One obvious characteristic of low-frequency sound is that it can travel over longer distances with little attenuation by vegetation. From this consideration, I tentatively suggested in 1994 that, in theory, infrasound could be expected to be even more useful for forest-dwelling elephants compared to those in the savannas. Recent recordings of infrasound in African rain forest habitat seem to support this expectation. Several recordings of the forest elephant (Loxodonta africana cyclotis) made in Central Africa by Katharine Payne and Stephen Gulick (unpublished 2001) show strong calls at much lower frequencies of 5 Hz (the lowest frequency recorded for L. a. africana in the savannas is 14 Hz).

The inverse relationship between body size (or interaural distance) and frequencies of auditory communication in mammals is well known. At the same time, there is a broad positive correlation between body size and home range area in terrestrial mammals. The larger mammals thus need to communicate over longer distances, which is facilitated by infrasound.

The diurnal variation in sound propagation (of not just infrasound, but a range of frequencies) through the atmosphere also suggests that it would be adaptive for animals to link their communications to the more favorable periods. The collared elephants at Sengwa also used loud, infrasonic calls most frequently during the late afternoon when they trekked to a waterhole. I have observed a high frequency of "roaring" by Asian elephants during evening and early night hours.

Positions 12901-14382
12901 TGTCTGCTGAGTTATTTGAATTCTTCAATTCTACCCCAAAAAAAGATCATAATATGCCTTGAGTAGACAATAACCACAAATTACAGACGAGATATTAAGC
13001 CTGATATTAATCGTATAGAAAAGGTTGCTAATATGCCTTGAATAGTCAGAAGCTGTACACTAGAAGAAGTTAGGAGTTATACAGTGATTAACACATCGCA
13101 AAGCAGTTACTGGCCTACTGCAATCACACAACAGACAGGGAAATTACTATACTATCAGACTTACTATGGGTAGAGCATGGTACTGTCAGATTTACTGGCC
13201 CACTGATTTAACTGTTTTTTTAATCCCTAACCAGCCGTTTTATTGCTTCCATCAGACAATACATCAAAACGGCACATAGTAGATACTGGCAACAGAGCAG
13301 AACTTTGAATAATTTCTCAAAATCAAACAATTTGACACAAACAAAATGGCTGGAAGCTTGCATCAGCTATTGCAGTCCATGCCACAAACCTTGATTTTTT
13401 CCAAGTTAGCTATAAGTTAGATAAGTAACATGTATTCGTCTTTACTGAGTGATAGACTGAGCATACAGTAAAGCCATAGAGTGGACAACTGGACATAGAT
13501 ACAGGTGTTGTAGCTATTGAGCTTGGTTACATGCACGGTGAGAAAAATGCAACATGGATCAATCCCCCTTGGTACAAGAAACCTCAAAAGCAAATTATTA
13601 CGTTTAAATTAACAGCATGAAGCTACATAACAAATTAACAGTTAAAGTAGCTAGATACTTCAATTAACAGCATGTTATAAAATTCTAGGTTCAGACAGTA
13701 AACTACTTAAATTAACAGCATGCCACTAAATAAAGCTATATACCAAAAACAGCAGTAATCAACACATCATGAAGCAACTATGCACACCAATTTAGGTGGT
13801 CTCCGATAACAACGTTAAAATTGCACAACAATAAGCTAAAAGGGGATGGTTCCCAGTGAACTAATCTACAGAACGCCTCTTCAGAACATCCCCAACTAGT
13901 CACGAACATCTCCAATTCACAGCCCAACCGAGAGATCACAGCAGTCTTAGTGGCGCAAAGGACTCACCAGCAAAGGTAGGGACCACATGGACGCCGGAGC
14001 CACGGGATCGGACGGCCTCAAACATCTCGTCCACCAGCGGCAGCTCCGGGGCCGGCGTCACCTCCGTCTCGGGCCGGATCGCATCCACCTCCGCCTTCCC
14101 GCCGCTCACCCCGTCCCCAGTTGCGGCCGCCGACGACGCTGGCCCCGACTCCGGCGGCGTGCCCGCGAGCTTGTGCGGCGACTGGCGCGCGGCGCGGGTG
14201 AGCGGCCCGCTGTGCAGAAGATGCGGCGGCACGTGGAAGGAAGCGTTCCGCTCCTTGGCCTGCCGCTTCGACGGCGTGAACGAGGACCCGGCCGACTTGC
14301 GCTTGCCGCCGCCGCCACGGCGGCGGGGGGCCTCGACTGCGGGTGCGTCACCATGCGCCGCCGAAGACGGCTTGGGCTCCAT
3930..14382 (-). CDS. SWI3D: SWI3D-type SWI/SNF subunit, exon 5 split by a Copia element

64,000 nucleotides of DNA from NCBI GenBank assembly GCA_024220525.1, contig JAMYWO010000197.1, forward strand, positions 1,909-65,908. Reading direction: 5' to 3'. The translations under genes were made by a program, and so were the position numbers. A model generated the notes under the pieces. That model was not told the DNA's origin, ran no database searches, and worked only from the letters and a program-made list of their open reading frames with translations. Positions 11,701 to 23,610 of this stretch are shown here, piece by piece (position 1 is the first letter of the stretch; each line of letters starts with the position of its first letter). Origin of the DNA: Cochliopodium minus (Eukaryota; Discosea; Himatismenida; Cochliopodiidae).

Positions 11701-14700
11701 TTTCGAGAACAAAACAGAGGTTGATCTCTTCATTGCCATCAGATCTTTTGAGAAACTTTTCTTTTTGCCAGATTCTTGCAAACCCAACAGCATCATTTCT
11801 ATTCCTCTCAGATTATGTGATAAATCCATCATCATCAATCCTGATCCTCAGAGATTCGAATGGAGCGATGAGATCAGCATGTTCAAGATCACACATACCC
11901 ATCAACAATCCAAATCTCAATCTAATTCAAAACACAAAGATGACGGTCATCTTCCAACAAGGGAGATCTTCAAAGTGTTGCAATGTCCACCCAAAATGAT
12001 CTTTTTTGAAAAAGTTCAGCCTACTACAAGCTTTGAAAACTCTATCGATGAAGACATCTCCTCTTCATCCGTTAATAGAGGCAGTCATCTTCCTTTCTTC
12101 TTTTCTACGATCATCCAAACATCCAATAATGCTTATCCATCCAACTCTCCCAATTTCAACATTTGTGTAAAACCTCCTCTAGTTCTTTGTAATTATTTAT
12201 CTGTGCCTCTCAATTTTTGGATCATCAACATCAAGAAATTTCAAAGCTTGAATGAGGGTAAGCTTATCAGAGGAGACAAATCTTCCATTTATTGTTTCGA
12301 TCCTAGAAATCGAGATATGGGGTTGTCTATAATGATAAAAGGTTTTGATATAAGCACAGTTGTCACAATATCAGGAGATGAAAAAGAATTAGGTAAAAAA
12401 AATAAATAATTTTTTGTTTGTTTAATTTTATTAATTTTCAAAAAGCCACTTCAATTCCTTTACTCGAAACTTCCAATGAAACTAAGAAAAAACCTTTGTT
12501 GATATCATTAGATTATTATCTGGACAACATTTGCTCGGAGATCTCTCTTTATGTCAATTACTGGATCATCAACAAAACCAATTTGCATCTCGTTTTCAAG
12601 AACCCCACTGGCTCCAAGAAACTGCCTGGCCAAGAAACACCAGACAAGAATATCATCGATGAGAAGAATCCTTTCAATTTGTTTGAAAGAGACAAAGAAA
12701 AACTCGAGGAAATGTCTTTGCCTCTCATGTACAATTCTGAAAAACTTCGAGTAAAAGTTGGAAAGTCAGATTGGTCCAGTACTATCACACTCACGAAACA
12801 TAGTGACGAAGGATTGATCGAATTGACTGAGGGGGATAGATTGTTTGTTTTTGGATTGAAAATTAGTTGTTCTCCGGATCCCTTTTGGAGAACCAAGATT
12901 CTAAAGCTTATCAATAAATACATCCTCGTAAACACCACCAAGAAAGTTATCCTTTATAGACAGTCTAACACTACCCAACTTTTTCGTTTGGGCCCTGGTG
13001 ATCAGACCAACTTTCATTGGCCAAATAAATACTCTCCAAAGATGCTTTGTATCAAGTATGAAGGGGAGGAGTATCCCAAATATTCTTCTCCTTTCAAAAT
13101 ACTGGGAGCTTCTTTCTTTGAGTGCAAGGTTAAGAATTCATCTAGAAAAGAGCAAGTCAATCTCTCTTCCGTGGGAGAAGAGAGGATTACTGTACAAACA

Sound propagation characteristics would also vary in the short term from one day to another and with the longer seasonal climatic changes. This brings up the possibility of more complex linkages among auditory communication, movement patterns, social organization, and behavior among elephants. The social dynamics of elephants, from maintaining contact while foraging during the day, gathering at a waterhole in the evening or making sudden seasonal movements, could all be related to the windows of communication opportunity.

Malan Lindeque has suggested, for instance, that elephants may make early seasonal movements to areas receiving rains by detecting infrasounds generated by thunderstorms. This could be in addition to or superior to their ability to smell moisture, as suggested by other observers. Clearly, there are many opportunities for research into the complex world of elephant communication.